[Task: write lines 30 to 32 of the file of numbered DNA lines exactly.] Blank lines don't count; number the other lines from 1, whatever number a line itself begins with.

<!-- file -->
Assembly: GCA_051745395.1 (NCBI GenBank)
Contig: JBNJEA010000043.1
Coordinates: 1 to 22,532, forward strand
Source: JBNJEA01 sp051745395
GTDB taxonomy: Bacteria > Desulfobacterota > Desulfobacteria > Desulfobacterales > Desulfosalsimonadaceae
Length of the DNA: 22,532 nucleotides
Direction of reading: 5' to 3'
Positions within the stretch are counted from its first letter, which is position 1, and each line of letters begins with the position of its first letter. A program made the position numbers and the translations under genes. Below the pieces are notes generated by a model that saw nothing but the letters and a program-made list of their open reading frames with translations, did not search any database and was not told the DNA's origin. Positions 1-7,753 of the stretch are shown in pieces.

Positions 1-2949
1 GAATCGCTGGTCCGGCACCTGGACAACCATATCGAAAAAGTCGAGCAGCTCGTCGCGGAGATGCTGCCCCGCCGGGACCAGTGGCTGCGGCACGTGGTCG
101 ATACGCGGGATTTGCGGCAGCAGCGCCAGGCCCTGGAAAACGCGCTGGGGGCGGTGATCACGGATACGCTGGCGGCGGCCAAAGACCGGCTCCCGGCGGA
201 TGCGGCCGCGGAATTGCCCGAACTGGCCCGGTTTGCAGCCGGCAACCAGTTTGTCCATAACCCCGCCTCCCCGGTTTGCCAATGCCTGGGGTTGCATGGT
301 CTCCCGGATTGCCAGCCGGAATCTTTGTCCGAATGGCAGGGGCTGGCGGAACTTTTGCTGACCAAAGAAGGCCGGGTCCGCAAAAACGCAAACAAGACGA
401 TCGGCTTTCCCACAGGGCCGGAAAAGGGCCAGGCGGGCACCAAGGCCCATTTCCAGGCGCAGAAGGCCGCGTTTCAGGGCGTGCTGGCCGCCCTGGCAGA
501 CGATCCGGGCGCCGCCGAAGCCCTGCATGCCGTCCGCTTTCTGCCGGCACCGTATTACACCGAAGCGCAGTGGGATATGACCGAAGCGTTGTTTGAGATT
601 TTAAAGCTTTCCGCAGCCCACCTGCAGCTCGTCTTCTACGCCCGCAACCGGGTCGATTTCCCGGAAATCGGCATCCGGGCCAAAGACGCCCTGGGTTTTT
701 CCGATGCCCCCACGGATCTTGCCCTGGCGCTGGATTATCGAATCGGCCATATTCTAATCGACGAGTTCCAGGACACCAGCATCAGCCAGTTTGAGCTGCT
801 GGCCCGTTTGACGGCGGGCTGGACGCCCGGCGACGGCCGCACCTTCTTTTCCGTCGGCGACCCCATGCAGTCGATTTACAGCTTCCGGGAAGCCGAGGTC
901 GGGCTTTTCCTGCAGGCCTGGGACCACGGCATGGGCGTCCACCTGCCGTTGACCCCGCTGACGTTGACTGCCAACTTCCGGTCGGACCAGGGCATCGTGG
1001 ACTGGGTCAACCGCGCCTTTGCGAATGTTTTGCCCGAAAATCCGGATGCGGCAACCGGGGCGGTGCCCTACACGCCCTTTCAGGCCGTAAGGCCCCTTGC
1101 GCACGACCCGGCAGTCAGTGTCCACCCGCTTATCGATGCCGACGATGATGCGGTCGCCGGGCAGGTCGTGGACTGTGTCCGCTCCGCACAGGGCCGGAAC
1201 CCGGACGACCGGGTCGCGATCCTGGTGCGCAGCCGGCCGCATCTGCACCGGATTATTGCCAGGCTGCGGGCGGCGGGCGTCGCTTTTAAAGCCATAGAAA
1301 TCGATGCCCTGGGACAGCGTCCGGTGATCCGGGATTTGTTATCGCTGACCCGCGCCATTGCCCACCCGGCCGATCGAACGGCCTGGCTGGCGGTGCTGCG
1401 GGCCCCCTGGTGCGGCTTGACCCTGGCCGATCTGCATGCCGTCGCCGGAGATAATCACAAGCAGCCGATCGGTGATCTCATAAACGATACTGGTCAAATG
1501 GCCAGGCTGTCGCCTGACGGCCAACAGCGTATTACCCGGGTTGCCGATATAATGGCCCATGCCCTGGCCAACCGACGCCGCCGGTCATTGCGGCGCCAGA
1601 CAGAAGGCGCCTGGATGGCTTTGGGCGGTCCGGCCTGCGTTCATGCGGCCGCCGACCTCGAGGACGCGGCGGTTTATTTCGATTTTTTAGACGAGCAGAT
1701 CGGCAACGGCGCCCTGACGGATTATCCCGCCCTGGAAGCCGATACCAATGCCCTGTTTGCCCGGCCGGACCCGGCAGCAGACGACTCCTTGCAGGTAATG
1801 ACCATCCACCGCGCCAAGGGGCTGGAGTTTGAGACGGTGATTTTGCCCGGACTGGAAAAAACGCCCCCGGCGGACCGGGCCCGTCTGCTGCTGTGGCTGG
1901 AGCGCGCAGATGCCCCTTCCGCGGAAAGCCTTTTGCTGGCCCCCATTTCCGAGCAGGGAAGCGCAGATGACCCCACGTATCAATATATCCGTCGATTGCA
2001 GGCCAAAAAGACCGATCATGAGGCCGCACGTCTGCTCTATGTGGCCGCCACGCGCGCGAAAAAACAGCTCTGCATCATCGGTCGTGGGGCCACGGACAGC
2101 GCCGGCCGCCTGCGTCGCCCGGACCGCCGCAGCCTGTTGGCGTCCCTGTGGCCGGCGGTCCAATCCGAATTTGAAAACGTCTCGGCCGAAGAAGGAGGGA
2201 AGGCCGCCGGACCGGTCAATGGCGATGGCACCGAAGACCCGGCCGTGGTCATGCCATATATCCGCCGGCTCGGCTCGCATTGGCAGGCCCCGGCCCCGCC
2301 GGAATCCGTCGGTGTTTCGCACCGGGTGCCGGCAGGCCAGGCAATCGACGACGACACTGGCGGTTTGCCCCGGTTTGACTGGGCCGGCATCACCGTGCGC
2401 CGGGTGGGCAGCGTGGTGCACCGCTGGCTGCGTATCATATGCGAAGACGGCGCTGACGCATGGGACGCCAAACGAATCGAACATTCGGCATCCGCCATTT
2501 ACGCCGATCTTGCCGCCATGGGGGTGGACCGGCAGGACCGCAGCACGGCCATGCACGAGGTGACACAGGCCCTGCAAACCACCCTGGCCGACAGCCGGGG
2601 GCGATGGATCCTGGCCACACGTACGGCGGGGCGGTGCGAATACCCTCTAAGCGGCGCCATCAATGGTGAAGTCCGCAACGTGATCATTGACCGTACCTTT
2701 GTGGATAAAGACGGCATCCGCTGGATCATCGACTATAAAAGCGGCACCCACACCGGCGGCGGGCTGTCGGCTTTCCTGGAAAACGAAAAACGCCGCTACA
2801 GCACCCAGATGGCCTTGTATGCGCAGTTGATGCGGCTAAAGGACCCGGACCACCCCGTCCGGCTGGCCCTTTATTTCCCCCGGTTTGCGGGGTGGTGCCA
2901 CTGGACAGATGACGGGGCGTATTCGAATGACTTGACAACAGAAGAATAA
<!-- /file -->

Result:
2001 GGCCAAAAAGACCGATCATGAGGCCGCACGTCTGCTCTATGTGGCCGCCACGCGCGCGAAAAAACAGCTCTGCATCATCGGTCGTGGGGCCACGGACAGC
2101 GCCGGCCGCCTGCGTCGCCCGGACCGCCGCAGCCTGTTGGCGTCCCTGTGGCCGGCGGTCCAATCCGAATTTGAAAACGTCTCGGCCGAAGAAGGAGGGA
2201 AGGCCGCCGGACCGGTCAATGGCGATGGCACCGAAGACCCGGCCGTGGTCATGCCATATATCCGCCGGCTCGGCTCGCATTGGCAGGCCCCGGCCCCGCC